"Xena" was an informal name used internally by the discovery team. It was inspired by the title character of the television series Xena: Warrior Princess . The discovery team had reportedly saved the nickname "Xena" for the first body they discovered that was larger than Pluto. According to Brown,

We chose it since it started with an X (planet "X"), it sounds mythological (OK, so it's TV mythology, but Pluto is named after a cartoon, right?), [lower-alpha 5] and (this part is actually true) we've been working to get more female deities out there (e.g. Sedna). Also, at the time, the TV show was still on TV, which shows you how long we've been searching! [39]

"We assumed [that] a real name would come out fairly quickly, [but] the process got stalled", Mike Brown said in an interview:

One reporter [Ken Chang] [40] called me up from The New York Times who happened to have been a friend of mine from college, [and] I was a little less guarded with him than I am with the normal press. He asked me, "What's the name you guys proposed?" and I said, "Well, I'm not going to tell." And he said, "Well, what do you guys call it when you're just talking amongst yourselves?" ... As far as I remember this was the only time I told anybody this in the press, and then it got everywhere, which I only sorta felt bad about—I kinda like the name. [41]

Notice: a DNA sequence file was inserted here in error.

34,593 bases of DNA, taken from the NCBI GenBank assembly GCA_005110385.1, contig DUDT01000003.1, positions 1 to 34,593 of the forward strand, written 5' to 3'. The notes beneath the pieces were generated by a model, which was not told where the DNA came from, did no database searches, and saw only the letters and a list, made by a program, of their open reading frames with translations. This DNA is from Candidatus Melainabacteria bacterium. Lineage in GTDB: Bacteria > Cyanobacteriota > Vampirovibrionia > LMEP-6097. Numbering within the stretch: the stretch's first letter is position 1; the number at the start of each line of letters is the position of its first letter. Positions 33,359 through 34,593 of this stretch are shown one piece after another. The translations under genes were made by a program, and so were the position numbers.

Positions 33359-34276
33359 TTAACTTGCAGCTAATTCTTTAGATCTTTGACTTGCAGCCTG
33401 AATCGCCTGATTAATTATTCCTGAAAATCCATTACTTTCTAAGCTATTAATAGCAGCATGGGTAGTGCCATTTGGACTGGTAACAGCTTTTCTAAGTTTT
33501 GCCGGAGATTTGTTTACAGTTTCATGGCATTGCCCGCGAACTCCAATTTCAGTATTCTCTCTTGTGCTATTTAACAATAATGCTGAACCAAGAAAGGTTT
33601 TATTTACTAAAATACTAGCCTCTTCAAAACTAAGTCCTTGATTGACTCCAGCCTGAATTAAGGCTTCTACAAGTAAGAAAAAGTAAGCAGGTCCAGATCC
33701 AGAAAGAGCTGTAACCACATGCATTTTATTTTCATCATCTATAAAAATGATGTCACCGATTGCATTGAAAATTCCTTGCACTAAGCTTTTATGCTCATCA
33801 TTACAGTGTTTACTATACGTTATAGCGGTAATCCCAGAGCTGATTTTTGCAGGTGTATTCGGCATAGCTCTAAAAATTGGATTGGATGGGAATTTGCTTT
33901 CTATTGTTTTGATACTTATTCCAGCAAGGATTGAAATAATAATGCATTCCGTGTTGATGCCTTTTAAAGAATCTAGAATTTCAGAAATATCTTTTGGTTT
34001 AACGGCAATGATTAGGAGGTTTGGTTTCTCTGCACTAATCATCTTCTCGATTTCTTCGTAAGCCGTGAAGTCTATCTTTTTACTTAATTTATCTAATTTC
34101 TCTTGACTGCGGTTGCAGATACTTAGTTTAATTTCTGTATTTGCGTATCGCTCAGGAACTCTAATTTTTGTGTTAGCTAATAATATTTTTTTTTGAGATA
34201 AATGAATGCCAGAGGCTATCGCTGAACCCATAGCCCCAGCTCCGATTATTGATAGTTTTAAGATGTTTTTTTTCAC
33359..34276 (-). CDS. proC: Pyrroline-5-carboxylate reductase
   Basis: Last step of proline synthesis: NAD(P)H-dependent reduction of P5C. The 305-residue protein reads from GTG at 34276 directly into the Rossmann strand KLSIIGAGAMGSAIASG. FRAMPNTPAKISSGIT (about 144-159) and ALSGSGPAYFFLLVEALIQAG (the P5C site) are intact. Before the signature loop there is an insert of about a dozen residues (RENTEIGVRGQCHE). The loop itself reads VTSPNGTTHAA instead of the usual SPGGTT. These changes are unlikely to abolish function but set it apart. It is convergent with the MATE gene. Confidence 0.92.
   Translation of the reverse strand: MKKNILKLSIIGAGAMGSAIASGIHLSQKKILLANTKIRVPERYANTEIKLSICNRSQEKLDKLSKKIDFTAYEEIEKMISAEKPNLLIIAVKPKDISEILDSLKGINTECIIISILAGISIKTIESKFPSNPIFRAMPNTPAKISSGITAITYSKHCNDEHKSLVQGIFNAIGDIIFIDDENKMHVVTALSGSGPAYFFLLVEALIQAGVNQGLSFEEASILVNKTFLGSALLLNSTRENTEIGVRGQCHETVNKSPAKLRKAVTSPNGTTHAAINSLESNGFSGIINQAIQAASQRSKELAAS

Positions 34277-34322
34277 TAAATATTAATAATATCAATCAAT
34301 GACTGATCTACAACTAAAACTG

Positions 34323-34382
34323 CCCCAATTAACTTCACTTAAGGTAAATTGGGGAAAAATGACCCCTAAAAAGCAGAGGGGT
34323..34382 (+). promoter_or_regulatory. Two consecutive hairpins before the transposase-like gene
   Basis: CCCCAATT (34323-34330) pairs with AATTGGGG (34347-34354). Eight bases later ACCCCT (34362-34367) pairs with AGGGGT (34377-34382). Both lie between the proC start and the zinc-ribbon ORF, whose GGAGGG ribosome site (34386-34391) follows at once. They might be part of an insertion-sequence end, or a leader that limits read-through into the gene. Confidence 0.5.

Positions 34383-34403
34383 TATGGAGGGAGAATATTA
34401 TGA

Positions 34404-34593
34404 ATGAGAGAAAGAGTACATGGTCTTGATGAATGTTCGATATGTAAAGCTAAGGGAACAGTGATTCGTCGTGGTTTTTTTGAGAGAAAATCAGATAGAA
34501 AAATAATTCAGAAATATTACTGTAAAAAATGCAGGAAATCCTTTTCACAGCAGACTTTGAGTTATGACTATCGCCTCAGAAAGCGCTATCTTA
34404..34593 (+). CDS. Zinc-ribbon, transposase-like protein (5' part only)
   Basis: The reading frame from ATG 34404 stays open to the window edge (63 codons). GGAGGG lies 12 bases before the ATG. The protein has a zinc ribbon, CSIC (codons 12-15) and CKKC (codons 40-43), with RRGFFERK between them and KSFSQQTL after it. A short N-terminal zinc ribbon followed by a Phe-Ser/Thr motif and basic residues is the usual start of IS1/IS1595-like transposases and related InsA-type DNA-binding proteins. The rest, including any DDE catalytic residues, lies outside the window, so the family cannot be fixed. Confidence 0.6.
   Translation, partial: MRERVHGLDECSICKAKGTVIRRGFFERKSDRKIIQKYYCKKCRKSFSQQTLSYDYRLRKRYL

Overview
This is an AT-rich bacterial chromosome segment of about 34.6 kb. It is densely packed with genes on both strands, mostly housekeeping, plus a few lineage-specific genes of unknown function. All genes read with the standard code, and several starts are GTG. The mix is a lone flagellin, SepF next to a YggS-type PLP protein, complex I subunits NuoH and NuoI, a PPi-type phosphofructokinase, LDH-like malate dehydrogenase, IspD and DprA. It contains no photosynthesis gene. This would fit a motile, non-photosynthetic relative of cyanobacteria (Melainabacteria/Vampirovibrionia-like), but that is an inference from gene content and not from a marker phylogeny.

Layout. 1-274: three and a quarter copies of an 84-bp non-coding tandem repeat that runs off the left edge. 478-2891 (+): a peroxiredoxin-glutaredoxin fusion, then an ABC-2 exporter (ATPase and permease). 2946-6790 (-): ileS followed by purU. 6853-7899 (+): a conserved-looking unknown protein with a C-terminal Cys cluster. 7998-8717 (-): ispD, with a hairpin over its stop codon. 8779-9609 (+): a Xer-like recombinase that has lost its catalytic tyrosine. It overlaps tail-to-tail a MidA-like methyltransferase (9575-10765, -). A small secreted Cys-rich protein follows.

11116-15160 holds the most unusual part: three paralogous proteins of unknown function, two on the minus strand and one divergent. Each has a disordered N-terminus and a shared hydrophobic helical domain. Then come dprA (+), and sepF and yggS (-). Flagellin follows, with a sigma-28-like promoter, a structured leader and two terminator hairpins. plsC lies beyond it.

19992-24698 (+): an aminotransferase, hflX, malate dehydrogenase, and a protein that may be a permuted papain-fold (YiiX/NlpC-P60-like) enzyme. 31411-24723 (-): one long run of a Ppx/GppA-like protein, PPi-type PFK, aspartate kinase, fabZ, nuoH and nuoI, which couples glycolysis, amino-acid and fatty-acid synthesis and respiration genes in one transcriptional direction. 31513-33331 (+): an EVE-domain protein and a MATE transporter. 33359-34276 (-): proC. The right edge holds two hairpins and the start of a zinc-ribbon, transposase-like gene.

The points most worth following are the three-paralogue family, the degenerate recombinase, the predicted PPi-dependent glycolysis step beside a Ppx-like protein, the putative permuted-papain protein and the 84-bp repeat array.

Choosing an official name

According to science writer Govert Schilling, Brown initially wanted to call the object "Lila", after a concept in Hindu mythology that described the cosmos as the outcome of a game played by Brahman. [30] The name was very similar to "Lilah", the name of Brown's newborn daughter. Brown was mindful of not making his name public before it had been officially accepted. He had done so with Sedna a year previously, and had been heavily criticized. However, no objection was raised to the Sedna name other than the breach of protocol, and no competing names were suggested for Sedna. [42]